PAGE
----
Your assistant Beep-O has abilities of its own, and can interact with the world outside levels, to help get you access to three levels of treasure chests: bronze, silver, and gold. Finding and unlocking these is a puzzle game in itself, and it serves as a nice break between the combat-based levels. Those chests contain a variety of items, including new weapons, artwork, soundtracks, character 3D models, and tarots.
Some of these are intentionally locked away behind abilities you don’t have in the first playthrough, and that’s because Mario + Rabbids wants you to revisit worlds that you pass through. Beep-O’s new abilities are only unlocked after an entire world is completed, so you’ll need to go back to earn all collectibles. This feels unnecessary as you’ll be traversing through areas you’ve covered in the past, but the presence of challenge levels helps cut down on the rote feeling.
(Also See:- Uncharted: The Lost Legacy Review (2017))
One of the big problems with RPGs is the presence of grind, which requires to repeat the same tasks over and over to level up your characters, to keep pace with the rising difficultly slope of the game. Mario + Rabbids is well-designed during the early hours, as we could complete the first two worlds without having to revisit an earlier one. But there’s a sudden step up in difficulty starting with the third world, owing to which you’ll be forced to return to former worlds.
As for the levels themselves, each battlefield is split into a grid structure, with characters able to move a certain number of squares. Their weapons too are limited by range, depending on whether it’s melee, ranged, or homing. During your turn in Mario + Rabbids, you can perform a total of three activities: movement, attack, and a super effect.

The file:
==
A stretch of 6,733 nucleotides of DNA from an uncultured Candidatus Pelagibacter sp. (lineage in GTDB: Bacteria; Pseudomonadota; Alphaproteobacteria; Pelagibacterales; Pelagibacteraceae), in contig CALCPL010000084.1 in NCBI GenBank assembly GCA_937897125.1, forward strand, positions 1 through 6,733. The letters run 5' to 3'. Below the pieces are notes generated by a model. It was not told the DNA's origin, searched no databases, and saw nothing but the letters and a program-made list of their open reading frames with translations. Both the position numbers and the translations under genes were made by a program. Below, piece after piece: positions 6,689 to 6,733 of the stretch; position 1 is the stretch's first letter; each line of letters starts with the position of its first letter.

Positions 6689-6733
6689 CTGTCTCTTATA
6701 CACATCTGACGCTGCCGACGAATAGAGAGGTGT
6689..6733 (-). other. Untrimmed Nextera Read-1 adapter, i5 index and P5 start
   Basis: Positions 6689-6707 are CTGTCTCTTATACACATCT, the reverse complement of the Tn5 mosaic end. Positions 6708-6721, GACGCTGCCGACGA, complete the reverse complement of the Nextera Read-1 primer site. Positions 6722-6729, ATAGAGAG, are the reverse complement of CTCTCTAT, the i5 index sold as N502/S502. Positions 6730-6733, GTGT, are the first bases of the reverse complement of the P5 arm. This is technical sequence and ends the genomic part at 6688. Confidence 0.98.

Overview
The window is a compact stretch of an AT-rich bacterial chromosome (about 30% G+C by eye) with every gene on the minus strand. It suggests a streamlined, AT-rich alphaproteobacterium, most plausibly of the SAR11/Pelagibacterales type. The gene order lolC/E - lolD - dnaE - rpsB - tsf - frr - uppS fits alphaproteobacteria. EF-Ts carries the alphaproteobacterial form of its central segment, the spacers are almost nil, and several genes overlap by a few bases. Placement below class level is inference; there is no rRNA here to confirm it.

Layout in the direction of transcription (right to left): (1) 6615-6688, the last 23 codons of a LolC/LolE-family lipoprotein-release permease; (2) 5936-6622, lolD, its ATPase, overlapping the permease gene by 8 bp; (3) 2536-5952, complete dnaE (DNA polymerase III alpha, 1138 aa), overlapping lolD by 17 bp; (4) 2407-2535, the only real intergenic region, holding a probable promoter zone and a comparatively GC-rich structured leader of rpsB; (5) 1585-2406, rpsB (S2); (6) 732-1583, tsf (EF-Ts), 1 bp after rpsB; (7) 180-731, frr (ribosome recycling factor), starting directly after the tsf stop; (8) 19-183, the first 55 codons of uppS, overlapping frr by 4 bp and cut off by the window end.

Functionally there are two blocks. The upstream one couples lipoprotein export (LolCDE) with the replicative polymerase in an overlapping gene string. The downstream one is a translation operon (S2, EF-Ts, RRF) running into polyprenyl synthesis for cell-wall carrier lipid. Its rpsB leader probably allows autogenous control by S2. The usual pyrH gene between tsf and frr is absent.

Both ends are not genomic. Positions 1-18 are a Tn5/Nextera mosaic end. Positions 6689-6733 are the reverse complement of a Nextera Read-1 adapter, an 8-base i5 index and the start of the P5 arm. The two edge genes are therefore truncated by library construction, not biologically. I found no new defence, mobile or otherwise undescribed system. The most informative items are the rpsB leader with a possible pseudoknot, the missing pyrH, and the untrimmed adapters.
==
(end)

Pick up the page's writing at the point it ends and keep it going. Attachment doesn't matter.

Players can increase the movement of their characters by using their allies to create a team jump, which allows them to reach previously inaccessible areas on the battlefield, or climb to higher areas for a vantage point. Mario can use his jumping ability to stomp on enemies, which becomes another arsenal in your fight. If the enemies are in range, characters can also “dash” into them by moving, further decreasing their life. Certain characters, such as Rabbid Peach or Rabbid Yoshi, are capable of multiple dashes thanks to their skill tree.
Early weapons are usually laser guns that deal a direct hit on the enemy, with the likes of rocket launchers, area-damage blasters, and motion-activated bombs becoming available later. Mario + Rabbids utilises a simple cover system for players and enemies to protect themselves, giving weapons a 100, 50, or zero percent chance of success. But that doesn’t mean you can hide behind cover forever, with the material – brick, ice, or metal – defining its durability.
Flanking your opponent will usually be your main task during levels, though you can also target the cover itself to induce certain effects. Some cover that provides full protection can be deceptive, hiding a fire- or ice- ball underneath. If you expose the covering and then fire on it when a character is adjacent to it, you can land extra damage by doing so, which can also set them on fire or freeze them for the next turn.
These abilities are also governed by the aforementioned super effect. Characters gain these from the skill tree, and they include a myriad of abilities, be it extra damage, reaction shots, healing, adding artificial cover, stealing life, weakening enemy weapons, and even attracting enemies towards you by dancing. The last one is exclusive to Rabbid Mario, for whatever reason. Super effects also come in-built with later weapons, which further adds to the drama on the field.